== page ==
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The Australian Primary Care Collaboratives Program: improving diabetes care
  1. Andrew W Knight1,
  2. Dale Ford1,
  3. Ralph Audehm2,
  4. Stephen Colagiuri3,
  5. James Best4
  1. 1The Improvement Foundation (Australia), Adelaide, South Australia, Australia
  2. 2Dianella Community Health, Melbourne, Victoria, Australia
  3. 3The Boden Institute of Obesity, Nutrition, Exercise & Eating Disorders, University of Sydney, Sydney, New South Wales, Australia
  4. 4Melbourne Medical School FMDHS, University of Melbourne, Melbourne, Victoria, Australia
  1. Correspondence to Dr Andrew W Knight, The Improvement Foundation (Australia), PO Box 3645, Adelaide, South Australia 5000, Australia; awknight{at}aapt.net.au

Abstract

Problem Diabetes is a major, growing health problem often managed in primary care but with suboptimal control of risk factors.

Design A large-scale quality improvement collaborative implemented in seven waves.

Setting General practices and Aboriginal medical services across Australia.

Key measures for improvement Percentage of patients in each health service with haemoglobin A1C (HbA1C), total cholesterol and blood pressure at target.

Strategy for change Health services attended three 2-day workshops, separated by 3-month activity periods and followed by 12 months of further improvement work. Local collaborative program managers supported teams to report measures and plan/do/study/act (PDSA) cycles monthly. Health services received feedback about changes in their measures in comparison with their wave.

Effects of change 743 health services participated in seven waves between 2004 and 2009 serving approximately 150 000 people with diabetes. Mean numbers of patients at target HbA1c levels improved by 50% from 25% at baseline to 38% at month 18. Lipid and blood pressure measures showed similar improvement.

Lessons learnt Engagement in the Program and results demonstrated that the collaborative methodology is transferable to Australian primary care. The results may reflect improved data recording and disease coding, and changes in clinical care. Internal evaluation should be built into improvement projects from the start to facilitate improvements and reporting. Enthusing, training and resourcing practice teams appeared to be the key to rapid change. Local support of practice teams was instrumental in improvement. Early investment to facilitate automatic measure collection ensured good data reporting.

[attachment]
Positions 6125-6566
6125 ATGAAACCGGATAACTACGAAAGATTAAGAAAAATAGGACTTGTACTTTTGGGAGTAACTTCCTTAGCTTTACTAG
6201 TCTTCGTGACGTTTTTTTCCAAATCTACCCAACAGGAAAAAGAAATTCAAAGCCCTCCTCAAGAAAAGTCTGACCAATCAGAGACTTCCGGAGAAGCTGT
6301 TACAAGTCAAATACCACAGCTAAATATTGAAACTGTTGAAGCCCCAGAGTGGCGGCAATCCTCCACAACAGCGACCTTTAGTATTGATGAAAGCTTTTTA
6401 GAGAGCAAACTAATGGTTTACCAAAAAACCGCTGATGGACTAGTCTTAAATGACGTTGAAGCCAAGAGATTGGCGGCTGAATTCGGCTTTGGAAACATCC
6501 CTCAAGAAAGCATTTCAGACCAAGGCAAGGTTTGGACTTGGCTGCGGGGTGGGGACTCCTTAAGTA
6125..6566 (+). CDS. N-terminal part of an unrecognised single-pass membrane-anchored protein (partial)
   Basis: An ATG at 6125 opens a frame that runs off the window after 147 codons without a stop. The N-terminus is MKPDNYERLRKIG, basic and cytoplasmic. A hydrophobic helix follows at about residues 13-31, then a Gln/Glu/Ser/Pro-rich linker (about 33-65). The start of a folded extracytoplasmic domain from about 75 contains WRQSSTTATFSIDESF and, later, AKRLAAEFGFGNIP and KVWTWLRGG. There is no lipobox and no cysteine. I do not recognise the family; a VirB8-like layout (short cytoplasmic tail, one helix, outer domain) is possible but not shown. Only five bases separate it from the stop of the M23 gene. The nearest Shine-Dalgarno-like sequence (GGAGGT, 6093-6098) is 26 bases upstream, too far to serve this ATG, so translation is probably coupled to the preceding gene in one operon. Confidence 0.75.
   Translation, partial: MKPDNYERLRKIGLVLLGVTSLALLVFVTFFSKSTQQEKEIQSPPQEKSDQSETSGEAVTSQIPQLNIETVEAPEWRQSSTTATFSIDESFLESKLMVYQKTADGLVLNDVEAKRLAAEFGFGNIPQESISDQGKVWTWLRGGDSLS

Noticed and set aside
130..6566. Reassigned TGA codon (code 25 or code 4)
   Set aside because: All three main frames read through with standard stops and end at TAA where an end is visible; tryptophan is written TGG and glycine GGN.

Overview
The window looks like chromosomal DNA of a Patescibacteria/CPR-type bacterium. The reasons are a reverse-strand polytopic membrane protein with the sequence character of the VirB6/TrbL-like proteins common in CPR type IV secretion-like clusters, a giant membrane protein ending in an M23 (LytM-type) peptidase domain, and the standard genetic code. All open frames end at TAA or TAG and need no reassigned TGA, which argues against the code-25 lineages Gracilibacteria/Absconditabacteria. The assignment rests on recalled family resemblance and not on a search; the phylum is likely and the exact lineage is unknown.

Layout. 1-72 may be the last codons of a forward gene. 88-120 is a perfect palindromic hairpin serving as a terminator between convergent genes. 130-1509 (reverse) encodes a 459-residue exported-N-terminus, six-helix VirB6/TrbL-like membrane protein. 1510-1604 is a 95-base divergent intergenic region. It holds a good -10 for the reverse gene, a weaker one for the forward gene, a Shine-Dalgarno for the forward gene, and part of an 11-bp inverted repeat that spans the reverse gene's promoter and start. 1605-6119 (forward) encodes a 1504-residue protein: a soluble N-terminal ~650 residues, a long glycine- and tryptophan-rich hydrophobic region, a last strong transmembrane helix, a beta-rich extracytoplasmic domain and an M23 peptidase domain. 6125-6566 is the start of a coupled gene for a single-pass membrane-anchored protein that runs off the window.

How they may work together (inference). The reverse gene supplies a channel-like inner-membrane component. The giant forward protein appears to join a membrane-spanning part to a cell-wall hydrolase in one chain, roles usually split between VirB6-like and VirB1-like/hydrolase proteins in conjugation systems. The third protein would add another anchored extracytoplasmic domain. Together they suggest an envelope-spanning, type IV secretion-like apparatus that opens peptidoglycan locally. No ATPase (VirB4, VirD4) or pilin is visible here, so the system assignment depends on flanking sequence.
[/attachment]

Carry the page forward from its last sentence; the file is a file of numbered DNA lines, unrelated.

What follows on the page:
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Footnotes

  • Funding The Australian Primary Care Collaboratives Program is funded by the Australian government Department of Health and Ageing and delivered by the Improvement Foundation (Australia) Ltd. The Improvement Foundation is a not-for-profit organisation whose core business is to provide expertise in the development and delivery of quality improvement programs to bring about systems change.

  • Competing interests None.

  • Ethics approval As a government-sponsored quality improvement project which used de-identified aggregated data for quality improvement purposes only, the Improvement Foundation was advised that ethics approval was not necessary for this Program.

  • Provenance and peer review Not commissioned; externally peer reviewed.

  • Data sharing statement This article publishes a small indicative subset of the data collected by the APCC Program in the course of its improvement work. The complete dataset is held by the Improvement Foundation and is subject to agreements with participating health services which restrict its use. Researchers wishing to access the data may make direct contact with the Improvement Foundation (Australia).

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